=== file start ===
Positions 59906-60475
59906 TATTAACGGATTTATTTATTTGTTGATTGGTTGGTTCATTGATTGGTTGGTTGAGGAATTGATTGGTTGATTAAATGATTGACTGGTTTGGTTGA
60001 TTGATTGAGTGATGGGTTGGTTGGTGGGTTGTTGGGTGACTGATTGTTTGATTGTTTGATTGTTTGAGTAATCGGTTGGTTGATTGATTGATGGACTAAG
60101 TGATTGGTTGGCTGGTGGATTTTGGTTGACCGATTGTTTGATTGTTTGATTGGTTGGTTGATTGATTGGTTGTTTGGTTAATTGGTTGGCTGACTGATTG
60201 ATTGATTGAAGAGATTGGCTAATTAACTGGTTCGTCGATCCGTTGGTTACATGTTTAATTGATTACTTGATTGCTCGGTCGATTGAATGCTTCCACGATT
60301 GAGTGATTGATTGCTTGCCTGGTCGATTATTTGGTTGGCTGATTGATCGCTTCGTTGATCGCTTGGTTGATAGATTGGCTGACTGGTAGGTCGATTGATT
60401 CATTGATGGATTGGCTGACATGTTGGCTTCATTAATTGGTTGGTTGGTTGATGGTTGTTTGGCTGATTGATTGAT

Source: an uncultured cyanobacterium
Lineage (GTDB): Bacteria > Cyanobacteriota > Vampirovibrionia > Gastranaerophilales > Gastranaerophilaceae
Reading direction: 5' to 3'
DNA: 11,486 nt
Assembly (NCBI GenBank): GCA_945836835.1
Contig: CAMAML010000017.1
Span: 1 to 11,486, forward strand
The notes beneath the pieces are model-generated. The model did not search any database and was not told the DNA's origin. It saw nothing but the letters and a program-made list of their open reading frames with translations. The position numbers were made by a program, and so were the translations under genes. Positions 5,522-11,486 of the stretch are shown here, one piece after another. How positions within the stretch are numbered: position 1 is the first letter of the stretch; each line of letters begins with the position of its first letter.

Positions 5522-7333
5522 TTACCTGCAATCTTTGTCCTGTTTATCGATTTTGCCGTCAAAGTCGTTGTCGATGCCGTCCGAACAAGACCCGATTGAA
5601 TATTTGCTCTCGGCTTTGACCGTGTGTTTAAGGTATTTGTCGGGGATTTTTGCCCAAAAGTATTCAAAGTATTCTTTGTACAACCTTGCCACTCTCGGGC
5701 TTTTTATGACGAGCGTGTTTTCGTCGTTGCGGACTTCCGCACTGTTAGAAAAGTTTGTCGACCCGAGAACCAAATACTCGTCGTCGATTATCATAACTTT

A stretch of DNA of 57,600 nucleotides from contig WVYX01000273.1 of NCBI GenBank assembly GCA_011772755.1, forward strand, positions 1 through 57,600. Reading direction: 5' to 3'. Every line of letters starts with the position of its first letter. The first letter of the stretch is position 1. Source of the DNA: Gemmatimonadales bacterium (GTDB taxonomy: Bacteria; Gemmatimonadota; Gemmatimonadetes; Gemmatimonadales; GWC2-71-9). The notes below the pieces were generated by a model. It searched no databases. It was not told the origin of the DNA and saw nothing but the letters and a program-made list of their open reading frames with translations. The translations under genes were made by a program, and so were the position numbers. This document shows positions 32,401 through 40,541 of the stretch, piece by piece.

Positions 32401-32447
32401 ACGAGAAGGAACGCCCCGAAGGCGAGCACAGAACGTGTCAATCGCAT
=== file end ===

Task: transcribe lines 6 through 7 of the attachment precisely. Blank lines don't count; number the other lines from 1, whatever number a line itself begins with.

60301 GAGTGATTGATTGCTTGCCTGGTCGATTATTTGGTTGGCTGATTGATCGCTTCGTTGATCGCTTGGTTGATAGATTGGCTGACTGGTAGGTCGATTGATT
60401 CATTGATGGATTGGCTGACATGTTGGCTTCATTAATTGGTTGGTTGGTTGATGGTTGTTTGGCTGATTGATTGAT